Post-Offence Conduct as Circumstantial Evidence of Guilt
Evidence of what an accused has said or done after an offence has been committed is often a vital part of the case for the Crown. This is circumstantial evidence that looks backward from what happened later to something that occurred before. The subsequent conduct may take several forms: for instance, flight, destruction of evidence, change of appearance.
R. v. B.(P.), 2015 ONCA 738 (CanLII), at para. 166.
And sometimes that post-offence conduct can involve giving false evidence in court for the purpose of evading criminal responsibility.
The fact that a witness is disbelieved does not prove the opposite of what he asserted. The fact that a witness’s evidence is disbelieved on a particular point may have an impact on his overall credibility, but in order to prove the opposite of what he said some positive evidence is needed.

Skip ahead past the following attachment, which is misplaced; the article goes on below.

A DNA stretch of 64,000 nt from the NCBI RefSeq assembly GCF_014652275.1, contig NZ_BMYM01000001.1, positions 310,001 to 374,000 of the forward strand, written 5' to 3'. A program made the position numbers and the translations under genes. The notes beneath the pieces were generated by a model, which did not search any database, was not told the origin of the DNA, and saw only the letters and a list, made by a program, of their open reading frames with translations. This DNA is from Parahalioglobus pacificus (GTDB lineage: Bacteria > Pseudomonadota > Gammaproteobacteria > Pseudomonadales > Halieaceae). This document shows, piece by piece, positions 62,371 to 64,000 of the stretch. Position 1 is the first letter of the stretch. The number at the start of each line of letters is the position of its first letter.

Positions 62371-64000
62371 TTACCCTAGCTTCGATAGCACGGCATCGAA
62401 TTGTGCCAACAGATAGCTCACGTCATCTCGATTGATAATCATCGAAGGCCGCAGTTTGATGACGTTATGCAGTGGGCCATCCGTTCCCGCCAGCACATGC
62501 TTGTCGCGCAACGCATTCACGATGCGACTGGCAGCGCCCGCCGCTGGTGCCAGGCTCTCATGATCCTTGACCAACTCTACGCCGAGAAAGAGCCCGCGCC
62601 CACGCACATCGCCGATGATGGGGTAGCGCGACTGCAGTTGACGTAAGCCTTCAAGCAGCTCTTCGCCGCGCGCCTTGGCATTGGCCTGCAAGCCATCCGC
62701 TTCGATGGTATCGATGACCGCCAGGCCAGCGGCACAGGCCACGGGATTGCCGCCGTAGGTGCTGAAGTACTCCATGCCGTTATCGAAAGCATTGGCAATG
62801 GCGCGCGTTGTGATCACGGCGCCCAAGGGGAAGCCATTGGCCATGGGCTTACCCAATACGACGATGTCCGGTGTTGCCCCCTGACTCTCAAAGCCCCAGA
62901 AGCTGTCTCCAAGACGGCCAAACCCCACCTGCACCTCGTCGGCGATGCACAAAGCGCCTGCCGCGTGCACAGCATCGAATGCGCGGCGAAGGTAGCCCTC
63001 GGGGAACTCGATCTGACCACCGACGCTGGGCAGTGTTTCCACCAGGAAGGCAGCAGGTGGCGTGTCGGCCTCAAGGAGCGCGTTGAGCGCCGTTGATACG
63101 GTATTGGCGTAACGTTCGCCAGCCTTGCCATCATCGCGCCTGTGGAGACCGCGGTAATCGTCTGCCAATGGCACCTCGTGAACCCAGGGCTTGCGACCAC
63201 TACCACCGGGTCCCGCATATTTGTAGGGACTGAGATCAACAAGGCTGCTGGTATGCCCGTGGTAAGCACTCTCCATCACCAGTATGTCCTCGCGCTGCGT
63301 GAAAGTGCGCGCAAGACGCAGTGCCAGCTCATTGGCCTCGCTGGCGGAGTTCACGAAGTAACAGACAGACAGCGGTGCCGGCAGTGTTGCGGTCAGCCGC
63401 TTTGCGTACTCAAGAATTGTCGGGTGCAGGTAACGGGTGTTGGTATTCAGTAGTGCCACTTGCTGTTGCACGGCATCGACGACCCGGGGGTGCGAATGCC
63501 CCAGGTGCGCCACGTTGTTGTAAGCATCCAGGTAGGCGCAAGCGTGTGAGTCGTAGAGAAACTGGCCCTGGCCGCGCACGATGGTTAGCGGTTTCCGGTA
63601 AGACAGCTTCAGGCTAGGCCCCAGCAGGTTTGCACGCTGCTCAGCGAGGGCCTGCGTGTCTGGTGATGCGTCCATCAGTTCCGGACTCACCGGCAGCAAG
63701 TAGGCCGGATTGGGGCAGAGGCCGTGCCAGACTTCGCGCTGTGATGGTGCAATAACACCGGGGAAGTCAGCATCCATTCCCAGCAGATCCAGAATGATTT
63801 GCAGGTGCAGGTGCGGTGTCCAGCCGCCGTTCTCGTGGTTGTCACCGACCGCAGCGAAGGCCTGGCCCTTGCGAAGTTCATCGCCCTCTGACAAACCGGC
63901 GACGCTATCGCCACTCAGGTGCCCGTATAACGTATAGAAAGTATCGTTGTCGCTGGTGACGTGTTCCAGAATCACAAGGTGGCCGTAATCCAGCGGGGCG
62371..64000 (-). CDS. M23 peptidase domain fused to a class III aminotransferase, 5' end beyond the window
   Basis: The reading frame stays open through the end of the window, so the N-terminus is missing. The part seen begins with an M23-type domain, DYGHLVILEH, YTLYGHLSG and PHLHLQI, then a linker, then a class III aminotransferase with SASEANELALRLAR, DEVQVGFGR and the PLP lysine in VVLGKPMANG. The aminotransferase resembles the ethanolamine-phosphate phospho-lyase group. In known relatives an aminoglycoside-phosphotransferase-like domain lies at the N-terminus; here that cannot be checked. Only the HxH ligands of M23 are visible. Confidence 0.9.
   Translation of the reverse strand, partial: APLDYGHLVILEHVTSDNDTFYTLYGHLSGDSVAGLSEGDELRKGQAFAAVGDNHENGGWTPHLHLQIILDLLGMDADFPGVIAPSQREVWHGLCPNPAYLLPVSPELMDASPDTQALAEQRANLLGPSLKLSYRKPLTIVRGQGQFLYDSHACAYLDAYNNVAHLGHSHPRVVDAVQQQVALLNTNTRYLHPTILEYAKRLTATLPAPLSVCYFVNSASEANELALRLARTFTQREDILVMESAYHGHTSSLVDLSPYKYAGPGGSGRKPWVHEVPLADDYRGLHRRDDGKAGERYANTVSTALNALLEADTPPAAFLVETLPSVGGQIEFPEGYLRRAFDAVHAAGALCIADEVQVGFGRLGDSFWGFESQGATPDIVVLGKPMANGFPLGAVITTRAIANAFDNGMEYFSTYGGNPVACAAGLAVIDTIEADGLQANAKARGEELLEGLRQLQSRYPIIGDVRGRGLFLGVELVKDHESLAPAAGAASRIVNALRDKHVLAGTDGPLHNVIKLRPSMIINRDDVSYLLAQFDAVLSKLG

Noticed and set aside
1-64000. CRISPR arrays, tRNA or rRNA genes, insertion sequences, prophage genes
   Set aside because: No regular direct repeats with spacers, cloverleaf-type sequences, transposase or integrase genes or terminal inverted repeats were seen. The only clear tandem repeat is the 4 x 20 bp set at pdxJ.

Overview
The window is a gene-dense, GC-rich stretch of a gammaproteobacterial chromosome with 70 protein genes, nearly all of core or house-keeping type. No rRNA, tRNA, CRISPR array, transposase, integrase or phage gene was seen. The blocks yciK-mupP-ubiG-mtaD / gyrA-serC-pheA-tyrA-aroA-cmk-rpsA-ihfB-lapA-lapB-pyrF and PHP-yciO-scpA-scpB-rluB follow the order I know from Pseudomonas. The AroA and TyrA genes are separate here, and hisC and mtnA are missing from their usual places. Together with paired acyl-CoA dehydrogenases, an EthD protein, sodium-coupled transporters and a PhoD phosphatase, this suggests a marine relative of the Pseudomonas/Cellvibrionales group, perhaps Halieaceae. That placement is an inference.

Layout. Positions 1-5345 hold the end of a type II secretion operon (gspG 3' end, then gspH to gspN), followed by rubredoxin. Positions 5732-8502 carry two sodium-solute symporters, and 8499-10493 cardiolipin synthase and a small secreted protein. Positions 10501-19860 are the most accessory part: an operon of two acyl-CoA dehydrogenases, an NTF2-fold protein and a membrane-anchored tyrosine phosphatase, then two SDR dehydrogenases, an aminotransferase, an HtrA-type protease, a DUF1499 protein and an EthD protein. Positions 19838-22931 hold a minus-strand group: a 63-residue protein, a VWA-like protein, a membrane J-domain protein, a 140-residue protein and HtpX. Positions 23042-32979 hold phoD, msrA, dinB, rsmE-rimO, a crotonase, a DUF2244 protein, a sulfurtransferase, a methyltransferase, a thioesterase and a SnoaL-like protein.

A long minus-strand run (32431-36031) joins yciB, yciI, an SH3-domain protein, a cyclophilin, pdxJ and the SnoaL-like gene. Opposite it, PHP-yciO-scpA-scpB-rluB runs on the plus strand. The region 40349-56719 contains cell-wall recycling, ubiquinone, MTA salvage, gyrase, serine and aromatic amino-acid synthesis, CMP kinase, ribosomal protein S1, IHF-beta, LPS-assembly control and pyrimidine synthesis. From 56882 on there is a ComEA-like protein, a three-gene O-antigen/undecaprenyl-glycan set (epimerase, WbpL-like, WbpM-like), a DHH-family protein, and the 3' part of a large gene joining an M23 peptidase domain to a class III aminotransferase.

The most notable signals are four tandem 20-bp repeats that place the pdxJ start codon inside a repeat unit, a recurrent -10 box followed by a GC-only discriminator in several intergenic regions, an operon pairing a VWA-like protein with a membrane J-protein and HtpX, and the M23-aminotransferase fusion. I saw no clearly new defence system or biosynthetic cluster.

R. v O’Connor, 2002 CanLII 3540 (ONCA) at paras. 17-20;
R. v. Wright, 2017 ONCA 560 (CanLII), at para. 38.
Fabrication versus Disbelief
The law distinguishes between an exculpatory statement which is disbelieved and one that is found to have been fabricated or concocted to avoid culpability. A statement which is merely disbelieved is not evidence that strengthens the Crown’s case.
However, if the Crown can establish, through extrinsic or independent evidence, that an exculpatory statement was fabricated or concocted to conceal involvement in the offence, the statement evidence can be capable of supporting an inference of guilt.
R v. O’Connor;
R. v. Wright, at para. 38.
Or as the Court of Appeal for Ontario succinctly put it as recently as this week:
It is an error of law to draw an inference of guilt from the disbelief of the accused’s evidence absent independent evidence that the accused person concocted a lie for the purpose of evading responsibility.
R. v. Sanchez, 2017 ONCA 994 (CanLII), at para. 37
So, for instance, a disbelieved alibi has no evidentiary value. A fabricated alibi can constitute circumstantial evidence from which an inference of guilt may be drawn.